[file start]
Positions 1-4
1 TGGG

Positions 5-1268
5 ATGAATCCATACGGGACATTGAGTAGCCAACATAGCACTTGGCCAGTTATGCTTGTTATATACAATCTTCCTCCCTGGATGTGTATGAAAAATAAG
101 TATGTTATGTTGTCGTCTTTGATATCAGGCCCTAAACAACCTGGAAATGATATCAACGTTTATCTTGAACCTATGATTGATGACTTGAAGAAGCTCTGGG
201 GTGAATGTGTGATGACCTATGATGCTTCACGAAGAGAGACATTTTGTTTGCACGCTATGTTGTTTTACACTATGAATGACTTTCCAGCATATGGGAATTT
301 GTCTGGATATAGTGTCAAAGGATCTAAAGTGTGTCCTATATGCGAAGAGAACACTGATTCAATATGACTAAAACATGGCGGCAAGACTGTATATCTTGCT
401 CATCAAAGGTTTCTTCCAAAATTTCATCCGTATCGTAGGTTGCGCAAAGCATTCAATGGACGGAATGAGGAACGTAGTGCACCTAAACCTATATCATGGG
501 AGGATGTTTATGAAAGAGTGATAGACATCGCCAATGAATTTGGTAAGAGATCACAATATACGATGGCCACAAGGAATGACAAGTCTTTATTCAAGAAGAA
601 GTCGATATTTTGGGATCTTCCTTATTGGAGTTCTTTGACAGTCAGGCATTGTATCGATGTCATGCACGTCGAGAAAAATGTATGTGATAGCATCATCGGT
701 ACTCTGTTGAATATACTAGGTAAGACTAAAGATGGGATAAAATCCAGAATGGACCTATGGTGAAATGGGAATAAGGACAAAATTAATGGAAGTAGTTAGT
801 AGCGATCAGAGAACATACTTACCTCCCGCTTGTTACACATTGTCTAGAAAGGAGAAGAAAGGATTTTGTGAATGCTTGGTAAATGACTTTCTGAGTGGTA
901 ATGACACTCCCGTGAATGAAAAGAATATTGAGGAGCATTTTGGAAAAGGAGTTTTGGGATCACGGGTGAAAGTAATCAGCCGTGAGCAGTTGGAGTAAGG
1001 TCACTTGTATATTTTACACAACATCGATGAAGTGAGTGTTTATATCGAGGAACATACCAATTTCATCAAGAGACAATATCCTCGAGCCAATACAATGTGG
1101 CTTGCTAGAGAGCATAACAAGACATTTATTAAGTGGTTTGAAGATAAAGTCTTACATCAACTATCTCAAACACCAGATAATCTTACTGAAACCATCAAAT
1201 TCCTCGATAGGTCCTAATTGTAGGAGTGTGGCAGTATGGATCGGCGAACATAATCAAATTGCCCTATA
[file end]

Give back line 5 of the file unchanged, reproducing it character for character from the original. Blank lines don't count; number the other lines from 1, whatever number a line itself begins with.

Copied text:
101 TATGTTATGTTGTCGTCTTTGATATCAGGCCCTAAACAACCTGGAAATGATATCAACGTTTATCTTGAACCTATGATTGATGACTTGAAGAAGCTCTGGG